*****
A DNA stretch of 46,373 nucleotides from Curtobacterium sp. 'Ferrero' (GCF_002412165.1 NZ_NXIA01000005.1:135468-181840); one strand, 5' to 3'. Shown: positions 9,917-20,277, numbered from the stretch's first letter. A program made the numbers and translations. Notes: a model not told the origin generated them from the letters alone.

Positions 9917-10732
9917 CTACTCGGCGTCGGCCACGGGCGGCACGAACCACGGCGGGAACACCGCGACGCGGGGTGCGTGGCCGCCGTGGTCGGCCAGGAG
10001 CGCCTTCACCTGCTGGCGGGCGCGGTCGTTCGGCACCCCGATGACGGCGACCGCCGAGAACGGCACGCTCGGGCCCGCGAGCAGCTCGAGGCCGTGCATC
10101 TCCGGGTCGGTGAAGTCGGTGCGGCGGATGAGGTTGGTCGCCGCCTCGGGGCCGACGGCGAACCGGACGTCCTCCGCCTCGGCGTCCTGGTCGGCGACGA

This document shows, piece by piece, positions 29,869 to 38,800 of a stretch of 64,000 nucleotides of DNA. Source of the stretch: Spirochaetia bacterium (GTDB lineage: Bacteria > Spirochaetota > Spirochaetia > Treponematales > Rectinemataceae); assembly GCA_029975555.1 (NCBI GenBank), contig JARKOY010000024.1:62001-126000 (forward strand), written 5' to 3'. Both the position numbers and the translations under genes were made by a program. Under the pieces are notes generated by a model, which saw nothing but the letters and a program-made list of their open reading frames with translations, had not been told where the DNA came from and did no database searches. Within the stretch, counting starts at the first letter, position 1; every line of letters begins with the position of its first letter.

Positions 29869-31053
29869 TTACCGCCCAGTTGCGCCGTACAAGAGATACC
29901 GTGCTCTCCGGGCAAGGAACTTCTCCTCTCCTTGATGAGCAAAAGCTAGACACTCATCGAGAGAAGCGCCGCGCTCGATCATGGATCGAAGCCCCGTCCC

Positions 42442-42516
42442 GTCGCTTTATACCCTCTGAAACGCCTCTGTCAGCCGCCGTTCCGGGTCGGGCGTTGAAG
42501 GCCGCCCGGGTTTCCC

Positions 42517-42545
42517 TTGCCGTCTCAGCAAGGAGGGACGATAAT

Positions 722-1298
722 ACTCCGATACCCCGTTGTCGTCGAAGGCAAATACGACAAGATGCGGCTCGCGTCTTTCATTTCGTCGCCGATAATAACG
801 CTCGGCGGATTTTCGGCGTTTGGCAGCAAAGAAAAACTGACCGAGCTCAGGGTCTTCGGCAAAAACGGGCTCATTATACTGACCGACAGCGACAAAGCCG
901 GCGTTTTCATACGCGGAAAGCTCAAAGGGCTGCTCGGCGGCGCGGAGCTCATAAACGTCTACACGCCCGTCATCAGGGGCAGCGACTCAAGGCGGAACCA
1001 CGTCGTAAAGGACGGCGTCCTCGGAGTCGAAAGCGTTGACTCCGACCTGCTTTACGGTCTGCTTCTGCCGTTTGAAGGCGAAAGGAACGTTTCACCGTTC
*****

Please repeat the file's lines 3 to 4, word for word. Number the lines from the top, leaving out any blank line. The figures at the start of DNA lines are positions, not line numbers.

9917 CTACTCGGCGTCGGCCACGGGCGGCACGAACCACGGCGGGAACACCGCGACGCGGGGTGCGTGGCCGCCGTGGTCGGCCAGGAG
10001 CGCCTTCACCTGCTGGCGGGCGCGGTCGTTCGGCACCCCGATGACGGCGACCGCCGAGAACGGCACGCTCGGGCCCGCGAGCAGCTCGAGGCCGTGCATC